I am an avid fan of Craigslist and have been both buying and selling on the site for years. It’s an optimal way to get rid of clutter and make money. Over this time I have adopted several practices that safeguard me from people phishing for my personal information and frustration of not getting something sold. So I’ve put together my best tips for safety and success when selling on Craigslist.
Selling to strangers over the internet can be a scary thing. And I’m not going to lie and say it’s a freak occurrence that you’ll be contacted by someone with ulterior motives.
The most frequent criminal activity is someone trying to get your personal information. To avoid this, DO NOT respond to any generic emails like, “is this still available?” Unless someone emails you with a specific question or inquiry like, “How old is the mountain bike you’re selling?” DO NOT respond.
The second level of self protection is the actual transaction. If you are uncomfortable having someone come to your house, meet the potential buyer at a public place.
Now, if you’re selling a restored dresser or something large that you cannot transport, and you need the buyer to come to your home, have it waiting in your garage. Meet them in the driveway. Introduce yourself. Lead them to your open garage to see the item for sale. Ask a question that opens the dialog like, “is this for you or…?” and let them finish the sentence. This will help with comfort level and warm up the sale as well.
I also always have another person with me.
Communicating with Buyers
I touched on this a bit in the last section, but how you offer to communicate is key to making a sale. The best way to make a sale on Craigslist is to have potential buyers call you.
1. You’ll know they’re a real person with real interest.
2. Once you are engaged in dialog they will feel more comfortable with you as a trusted seller.
3. Impulse buyers do bot want to sit around and wait for you to answer their email. They want to call you instantly and purchase your product ASAP.
So, this leads me to my next important tip. DO NOT say “text me” in your Craigslist ad. You’ll get tons quick questions and won’t be able to engage the interested party to make the sale.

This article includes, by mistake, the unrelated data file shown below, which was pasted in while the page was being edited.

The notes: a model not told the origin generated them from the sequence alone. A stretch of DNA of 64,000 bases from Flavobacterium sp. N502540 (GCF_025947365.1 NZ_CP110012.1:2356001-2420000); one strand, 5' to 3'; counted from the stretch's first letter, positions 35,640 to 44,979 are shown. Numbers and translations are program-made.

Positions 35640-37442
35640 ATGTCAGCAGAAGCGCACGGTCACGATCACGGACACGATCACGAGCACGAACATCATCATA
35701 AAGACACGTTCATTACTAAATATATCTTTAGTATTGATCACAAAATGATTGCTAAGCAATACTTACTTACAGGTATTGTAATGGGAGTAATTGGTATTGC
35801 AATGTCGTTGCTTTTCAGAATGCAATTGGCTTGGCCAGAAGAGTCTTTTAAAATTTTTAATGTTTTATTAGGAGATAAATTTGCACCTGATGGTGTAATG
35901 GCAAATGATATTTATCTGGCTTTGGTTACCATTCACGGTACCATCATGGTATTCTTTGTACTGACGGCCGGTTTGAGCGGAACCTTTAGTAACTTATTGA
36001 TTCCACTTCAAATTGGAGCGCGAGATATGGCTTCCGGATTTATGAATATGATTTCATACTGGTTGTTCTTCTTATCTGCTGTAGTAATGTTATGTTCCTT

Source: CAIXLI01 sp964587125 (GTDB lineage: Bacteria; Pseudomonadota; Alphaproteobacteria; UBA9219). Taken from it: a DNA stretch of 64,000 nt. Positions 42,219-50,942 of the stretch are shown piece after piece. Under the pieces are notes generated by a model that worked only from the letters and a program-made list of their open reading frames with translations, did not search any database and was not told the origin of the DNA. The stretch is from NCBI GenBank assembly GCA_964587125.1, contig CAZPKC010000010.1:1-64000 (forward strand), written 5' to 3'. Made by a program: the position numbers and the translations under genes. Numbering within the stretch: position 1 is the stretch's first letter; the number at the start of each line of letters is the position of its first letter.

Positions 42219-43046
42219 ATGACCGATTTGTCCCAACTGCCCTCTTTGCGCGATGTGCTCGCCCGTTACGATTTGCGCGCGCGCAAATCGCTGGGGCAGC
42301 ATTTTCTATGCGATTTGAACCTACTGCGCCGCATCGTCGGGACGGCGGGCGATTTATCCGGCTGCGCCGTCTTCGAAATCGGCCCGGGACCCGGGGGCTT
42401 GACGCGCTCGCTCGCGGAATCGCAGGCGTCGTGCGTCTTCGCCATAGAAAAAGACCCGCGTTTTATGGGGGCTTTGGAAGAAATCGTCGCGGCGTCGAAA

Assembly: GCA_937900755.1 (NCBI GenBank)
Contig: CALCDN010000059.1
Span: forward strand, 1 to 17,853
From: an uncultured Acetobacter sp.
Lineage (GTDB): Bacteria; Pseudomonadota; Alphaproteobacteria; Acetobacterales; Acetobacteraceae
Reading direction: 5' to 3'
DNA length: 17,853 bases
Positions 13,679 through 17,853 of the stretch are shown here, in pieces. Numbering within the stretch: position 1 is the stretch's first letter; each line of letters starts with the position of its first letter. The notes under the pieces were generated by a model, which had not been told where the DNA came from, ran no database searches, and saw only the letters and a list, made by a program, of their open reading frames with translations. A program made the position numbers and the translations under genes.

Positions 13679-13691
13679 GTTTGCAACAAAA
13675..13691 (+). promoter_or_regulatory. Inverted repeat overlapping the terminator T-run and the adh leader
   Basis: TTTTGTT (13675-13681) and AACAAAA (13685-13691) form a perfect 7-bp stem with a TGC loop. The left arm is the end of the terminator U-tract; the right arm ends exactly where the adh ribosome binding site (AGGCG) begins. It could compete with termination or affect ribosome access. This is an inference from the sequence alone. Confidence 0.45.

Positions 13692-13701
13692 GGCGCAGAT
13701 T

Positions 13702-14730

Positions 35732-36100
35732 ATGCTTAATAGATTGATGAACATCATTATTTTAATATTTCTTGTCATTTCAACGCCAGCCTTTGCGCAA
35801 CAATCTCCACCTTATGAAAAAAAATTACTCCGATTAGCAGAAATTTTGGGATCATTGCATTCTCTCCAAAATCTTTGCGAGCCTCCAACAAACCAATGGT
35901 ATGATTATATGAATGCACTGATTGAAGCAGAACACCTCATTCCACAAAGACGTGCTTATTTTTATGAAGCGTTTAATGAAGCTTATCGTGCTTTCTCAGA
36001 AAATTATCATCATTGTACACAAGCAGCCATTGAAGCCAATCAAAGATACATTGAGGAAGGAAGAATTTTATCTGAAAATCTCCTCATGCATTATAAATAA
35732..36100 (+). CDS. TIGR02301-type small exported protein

Texting is a total waste of time.
This is pretty boilerplate but I must stress the importance of a photo. By all means include one or don’t bother selling your item.
Don’t have your kids, dog, laundry, dirty dishes, etc. in the picture. This just says, Here’s a photo I have that just happens to include the product I want to sell. No way.
Everything about your photo should say, this product has been housed in a clean, well maintained home and would look great in yours.
Before you hall your treadmill to the garage for the sale, photograph it in the room where it was. Unless of course it was collecting cobwebs in your basement. In that case, move it to a room, stage it like it’s the focal point of that room, then move it to the garage.
For years I had a trunk-mount bike rack sitting in my rafters. I couldn’t use it on our minivan. My husband pulled it down; I cleaned it; photographed it on my neighbor’s car; and posted it on Craigslist. Within hours I had a handful of people desperate to buy my bike rack. When the first person arrived, cash in hand, I learned that the upcoming weekend was the Ride for Roswell, a huge annual cycling fundraiser in Buffalo. Timing!
That made me think. When is the best time to sell what I have? For instance, now is a great time to sell something like a laptop because of all the college students getting ready to go back to school. Got a lawnmower? Watch the forecast in early Spring. You get it, right.
Think about what you have and when it’s relevant. A quick strategic sale is always the best! However, don’t procrastinate a clutter purge just because the dining room set you want to sell might be timed better at the holidays and not February. Keep in mind people are always moving, having birthdays, getting divorced, whatever.
So you don’t sell it in the first week. You can always renew your Craigslist post to refresh it to the top of the list.